Adzuki Bread Loaf aka Red Bean Bread Loaf (红豆面包条)



If you like soft fluffy Asian type of pillow loaf, this is not a recipe for you. However, if you like wholemeal bread type of texture, this is a good recipe that you can try. This recipe yields a soft loaf of nutritious but slightly chewy bread.


Red bean is also technically called adzuki or azuki beans. It is a bean that is very commonly used in Asian cuisines.


“The adzuki bean (Vigna angularis; from the Japanese アズキ(小豆) (azuki?), sometimes transliterated as azuki or aduki) is an annual vine widely grown throughout East Asia and the Himalayas for its small (approximately 5 mm) bean. Red bean paste is used in many Chinese dishes, such as tangyuan, zongzi, mooncakes, baozi andred bean ice. It also serves as a filling in Japanese sweets like anpan, dorayaki, imagawayaki, manjū,monaka, anmitsu, taiyaki and daifuku. A more liquid version, using adzuki beans boiled with sugar and a pinch of salt, produces a sweet dish called red bean soup. Adzuki beans are also commonly eaten sprouted, or boiled in a hot, tea-like drink. Some Asian cultures enjoy red bean paste as a filling or topping for various kinds of waffles, pastries, baked buns or biscuits. Adzuki beans are a good source for a variety of minerals, with 1 cup of cooked beans providing 4.6 mg of Iron (~25% RDI), 119.6 mg of magnesium (~30% RDI), 1.223 g of potassium (~25 % AI), 4.0 mg of zinc (~25% RDI) and 278 µg of folic acid (~70% RDI)” (Source:


I have prepared some Hong Kong Red Bean Cake last week, since the cake uses only 10-20 grams of red beans, I have decided to boil the entire packet of red beans using pressure cooker and using part of the red beans to do this bread. Some others were used to make desserts. If you are interested in the red bean cake, you can refer to this post: Hong Kong Red Bean Steamed Rice Cake aka Put chai ko (砵仔糕) 



Servings : One 9”x 4” x 4” Pullman Loaf Tin (or any Pullman loaf tin not smaller than this size)


  • 100 grams of red beans
  • 3 pandan leaves (optional)
  • 20 grams of sugar


  • 400 grams of bread flour
  • 200 grams of water
  • 40 grams of sugar
  • 30 grams of butter (softened)
  • 6 grams of yeast
  • 200 grams of cooked red beans



PicMonkey Collage1

  • Wash the red beans, add sugar and pandan leaves. Add water until it is about 2 cm above the red beans. Pressure cook the beans for 30 minutes. Drain and set aside.


  • In this illustration, I have cooked 400 grams of red beans for other purposes. All my remaining red beans has been used in making desserts and bread. You may want to consider prepare a bit more to fully utilize the pressure cooking.

  • If after 30 minutes, you found that the bean is too hard, you can consider adding a bit more water to continue cooking for another 15 minutes.

  • If you do not have pressure cooker, you can cook over the stove or rice cooker until soft. In this case, to expedite the process, it is advisable that you soak the red bean overnight.

PicMonkey Collage2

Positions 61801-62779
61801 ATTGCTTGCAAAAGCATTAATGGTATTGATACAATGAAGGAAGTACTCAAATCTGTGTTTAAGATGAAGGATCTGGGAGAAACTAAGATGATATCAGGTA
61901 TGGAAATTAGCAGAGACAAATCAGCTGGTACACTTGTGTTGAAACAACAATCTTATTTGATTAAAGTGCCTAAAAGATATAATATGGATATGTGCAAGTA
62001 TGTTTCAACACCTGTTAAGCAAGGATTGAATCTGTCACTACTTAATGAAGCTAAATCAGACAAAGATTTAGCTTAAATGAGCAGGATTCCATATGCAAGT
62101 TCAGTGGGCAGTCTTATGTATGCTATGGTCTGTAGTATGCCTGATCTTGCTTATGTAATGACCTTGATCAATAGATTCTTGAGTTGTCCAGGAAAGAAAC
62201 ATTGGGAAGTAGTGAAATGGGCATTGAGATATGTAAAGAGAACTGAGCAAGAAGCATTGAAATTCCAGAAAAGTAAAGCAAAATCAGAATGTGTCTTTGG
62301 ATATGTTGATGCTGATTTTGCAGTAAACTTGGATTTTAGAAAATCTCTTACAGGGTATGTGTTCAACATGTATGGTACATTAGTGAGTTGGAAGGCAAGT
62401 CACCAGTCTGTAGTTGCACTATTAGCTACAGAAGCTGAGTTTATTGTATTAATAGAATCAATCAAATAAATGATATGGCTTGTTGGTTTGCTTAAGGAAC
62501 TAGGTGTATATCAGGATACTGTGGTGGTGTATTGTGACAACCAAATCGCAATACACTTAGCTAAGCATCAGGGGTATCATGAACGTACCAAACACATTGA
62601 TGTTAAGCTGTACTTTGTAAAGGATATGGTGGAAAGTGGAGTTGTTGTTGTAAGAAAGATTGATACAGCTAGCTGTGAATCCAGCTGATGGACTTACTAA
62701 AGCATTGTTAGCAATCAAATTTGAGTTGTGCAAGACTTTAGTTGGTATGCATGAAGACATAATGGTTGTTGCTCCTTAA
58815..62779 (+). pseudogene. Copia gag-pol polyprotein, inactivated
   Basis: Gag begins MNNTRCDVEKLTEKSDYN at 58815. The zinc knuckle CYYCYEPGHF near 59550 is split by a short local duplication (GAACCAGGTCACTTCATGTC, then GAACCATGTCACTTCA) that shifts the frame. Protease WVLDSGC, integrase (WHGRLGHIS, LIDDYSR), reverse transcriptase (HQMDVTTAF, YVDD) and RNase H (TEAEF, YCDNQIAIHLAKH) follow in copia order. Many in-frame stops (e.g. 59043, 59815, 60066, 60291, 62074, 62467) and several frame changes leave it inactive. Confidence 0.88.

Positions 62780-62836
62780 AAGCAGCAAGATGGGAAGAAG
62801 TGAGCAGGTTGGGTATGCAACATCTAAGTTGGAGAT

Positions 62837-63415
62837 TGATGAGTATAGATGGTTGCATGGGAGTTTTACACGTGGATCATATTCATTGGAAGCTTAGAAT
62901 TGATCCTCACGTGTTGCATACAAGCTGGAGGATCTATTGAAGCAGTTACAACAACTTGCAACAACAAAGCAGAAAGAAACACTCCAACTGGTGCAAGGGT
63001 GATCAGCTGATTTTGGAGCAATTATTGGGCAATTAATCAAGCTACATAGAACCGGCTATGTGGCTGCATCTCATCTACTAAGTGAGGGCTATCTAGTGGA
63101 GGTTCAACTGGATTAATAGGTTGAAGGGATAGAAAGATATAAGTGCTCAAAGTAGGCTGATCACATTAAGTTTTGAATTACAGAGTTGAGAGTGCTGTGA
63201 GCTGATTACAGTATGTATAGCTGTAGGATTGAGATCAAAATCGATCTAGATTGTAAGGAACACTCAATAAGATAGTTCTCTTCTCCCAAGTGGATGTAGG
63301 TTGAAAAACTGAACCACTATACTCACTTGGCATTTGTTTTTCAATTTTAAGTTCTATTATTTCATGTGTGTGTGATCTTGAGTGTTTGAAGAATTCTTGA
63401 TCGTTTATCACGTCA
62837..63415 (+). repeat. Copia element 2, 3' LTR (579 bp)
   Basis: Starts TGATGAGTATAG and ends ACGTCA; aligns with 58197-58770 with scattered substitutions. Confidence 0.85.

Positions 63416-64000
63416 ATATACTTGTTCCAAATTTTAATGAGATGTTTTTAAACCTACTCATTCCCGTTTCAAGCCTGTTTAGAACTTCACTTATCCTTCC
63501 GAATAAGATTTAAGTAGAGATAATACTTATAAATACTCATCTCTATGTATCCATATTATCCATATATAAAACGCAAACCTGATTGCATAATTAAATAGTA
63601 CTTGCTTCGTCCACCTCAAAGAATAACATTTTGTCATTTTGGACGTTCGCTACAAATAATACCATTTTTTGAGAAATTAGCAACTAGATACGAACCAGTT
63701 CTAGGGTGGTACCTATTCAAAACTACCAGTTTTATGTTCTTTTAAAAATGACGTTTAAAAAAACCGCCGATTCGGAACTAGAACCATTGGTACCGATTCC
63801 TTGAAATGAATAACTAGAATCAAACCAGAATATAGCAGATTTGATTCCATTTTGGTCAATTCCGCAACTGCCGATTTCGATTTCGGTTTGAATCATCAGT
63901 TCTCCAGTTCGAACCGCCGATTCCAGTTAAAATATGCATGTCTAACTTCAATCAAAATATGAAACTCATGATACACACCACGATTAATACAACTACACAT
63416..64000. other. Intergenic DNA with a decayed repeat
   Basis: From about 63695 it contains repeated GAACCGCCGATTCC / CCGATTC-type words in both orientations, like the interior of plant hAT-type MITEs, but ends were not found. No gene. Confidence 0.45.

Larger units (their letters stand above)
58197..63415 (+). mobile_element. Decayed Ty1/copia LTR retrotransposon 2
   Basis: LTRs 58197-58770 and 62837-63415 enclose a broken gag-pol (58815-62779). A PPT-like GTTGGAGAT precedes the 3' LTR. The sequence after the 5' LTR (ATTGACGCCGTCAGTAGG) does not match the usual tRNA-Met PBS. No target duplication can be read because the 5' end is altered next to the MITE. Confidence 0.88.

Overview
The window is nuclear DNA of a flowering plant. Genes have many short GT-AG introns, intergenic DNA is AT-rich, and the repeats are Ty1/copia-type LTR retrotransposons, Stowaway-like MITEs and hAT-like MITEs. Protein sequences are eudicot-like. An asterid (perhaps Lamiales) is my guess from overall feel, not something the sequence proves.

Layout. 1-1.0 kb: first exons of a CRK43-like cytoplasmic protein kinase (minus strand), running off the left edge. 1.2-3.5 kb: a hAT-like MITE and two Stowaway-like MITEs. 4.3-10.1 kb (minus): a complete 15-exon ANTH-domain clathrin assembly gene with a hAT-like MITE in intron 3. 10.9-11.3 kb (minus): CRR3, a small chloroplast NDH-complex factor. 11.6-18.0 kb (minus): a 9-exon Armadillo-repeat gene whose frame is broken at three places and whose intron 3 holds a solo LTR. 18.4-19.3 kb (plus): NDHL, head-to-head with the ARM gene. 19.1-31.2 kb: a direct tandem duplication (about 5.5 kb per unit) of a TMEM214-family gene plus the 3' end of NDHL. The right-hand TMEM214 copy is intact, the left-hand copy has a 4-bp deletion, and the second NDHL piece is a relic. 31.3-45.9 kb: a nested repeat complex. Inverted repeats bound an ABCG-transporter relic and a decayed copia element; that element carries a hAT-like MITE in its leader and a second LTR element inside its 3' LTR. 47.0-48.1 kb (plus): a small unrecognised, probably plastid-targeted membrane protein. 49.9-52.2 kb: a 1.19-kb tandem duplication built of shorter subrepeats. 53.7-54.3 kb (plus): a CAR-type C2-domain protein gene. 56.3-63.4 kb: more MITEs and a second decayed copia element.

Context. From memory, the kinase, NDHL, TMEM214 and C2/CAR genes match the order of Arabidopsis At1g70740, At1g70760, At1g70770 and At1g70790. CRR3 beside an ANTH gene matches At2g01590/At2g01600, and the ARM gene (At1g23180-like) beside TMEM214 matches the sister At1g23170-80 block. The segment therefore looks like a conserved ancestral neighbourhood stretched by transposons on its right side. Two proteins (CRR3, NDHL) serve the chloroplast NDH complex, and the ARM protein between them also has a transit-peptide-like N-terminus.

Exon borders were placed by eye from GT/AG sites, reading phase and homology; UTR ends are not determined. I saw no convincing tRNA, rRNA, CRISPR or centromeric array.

• Lightly greased a Pullman tin of 9” x 4” x 4”.

  • In a mixing  bowl, mixed half of the water and all the other ingredients (except butter)  together.  Gradually add the other half of the water and use a spoon to stir it until it form a sticky dough. Use the dough hook in the machine to beat the dough at medium to high speed (speed 2 in Kenwood Chef or Kitchen Aid) for about 5 minutes. Add the butter and continue to beat the dough for about 15 minutes  or until the dough is smooth and leaves the side of the mixing bowl. (If the dough is too dry, add water teaspoon by teaspoon and if it is too wet, add bread flour tablespoon by tablespoon. The water quantity is for your reference and it is very much depends on the flour’s water absorbing properties and how wet is your mashed potatoes. A pliable dough shall be the final outcome)

PicMonkey Collage3

  • Transfer the dough out to a lightly floured surface, shape it into a ball, cover with clingy wrap or wet towel, and let it proof until double in size.

  • After first proofing, divide the dough into 3 portions. For each portion, use a rolling pin the roll flat the dough following the width of the baking tin. Roll up again like you are rolling a Swiss roll. Place the roll into the baking tin  and let it proof until it reaches about 90% of the tin.

  • Preheat the oven to 190 degree Celsius.

  • Once the proofing almost reaches the cover, close the pull man lid and bake in the pre-heated oven of 190 for 35-40 minutes or until a skewer inserted into the centre of loaf comes out clean. Cool completely before slice for serving.



Though chewy, this bread is soft. The chewiness stems from fibrous red bean that contains lots of mineral. Hope some readers will give it a try and see if this suits your taste bud.


Hope you like the post today. Cheers and have a nice day.


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  • If you are a Pinterest user and you are interested to have more recipes, you can join or follow this Pinterest Board set up by me  where there are more than 2600 recipes worldwide and pinned by various bloggers: FOOD BLOGGERS AND FOODIES UNITED PINTEREST BOARD.


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